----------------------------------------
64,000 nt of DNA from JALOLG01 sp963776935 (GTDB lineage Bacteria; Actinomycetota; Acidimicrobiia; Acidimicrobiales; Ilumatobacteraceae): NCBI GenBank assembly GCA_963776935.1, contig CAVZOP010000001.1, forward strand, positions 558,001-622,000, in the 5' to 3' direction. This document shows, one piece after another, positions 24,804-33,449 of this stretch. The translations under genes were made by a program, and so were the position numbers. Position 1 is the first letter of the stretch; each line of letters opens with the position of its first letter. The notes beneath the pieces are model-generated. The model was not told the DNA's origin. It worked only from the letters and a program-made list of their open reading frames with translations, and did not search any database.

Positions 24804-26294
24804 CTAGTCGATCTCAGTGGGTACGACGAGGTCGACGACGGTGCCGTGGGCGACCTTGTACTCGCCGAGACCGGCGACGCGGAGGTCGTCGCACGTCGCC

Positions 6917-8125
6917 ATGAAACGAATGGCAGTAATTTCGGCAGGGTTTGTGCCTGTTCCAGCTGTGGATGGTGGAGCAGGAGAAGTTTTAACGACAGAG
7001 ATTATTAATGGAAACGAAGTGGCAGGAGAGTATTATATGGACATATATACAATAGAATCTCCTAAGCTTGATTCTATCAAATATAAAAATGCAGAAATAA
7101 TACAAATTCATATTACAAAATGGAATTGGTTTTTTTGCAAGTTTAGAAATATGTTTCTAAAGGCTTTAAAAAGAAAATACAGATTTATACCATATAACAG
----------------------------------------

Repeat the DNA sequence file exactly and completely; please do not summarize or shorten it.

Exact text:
64,000 nt of DNA from JALOLG01 sp963776935 (GTDB lineage Bacteria; Actinomycetota; Acidimicrobiia; Acidimicrobiales; Ilumatobacteraceae): NCBI GenBank assembly GCA_963776935.1, contig CAVZOP010000001.1, forward strand, positions 558,001-622,000, in the 5' to 3' direction. This document shows, one piece after another, positions 24,804-33,449 of this stretch. The translations under genes were made by a program, and so were the position numbers. Position 1 is the first letter of the stretch; each line of letters opens with the position of its first letter. The notes beneath the pieces are model-generated. The model was not told the DNA's origin. It worked only from the letters and a program-made list of their open reading frames with translations, and did not search any database.

Positions 24804-26294
24804 CTAGTCGATCTCAGTGGGTACGACGAGGTCGACGACGGTGCCGTGGGCGACCTTGTACTCGCCGAGACCGGCGACGCGGAGGTCGTCGCACGTCGCC

Positions 6917-8125
6917 ATGAAACGAATGGCAGTAATTTCGGCAGGGTTTGTGCCTGTTCCAGCTGTGGATGGTGGAGCAGGAGAAGTTTTAACGACAGAG
7001 ATTATTAATGGAAACGAAGTGGCAGGAGAGTATTATATGGACATATATACAATAGAATCTCCTAAGCTTGATTCTATCAAATATAAAAATGCAGAAATAA
7101 TACAAATTCATATTACAAAATGGAATTGGTTTTTTTGCAAGTTTAGAAATATGTTTCTAAAGGCTTTAAAAAGAAAATACAGATTTATACCATATAACAG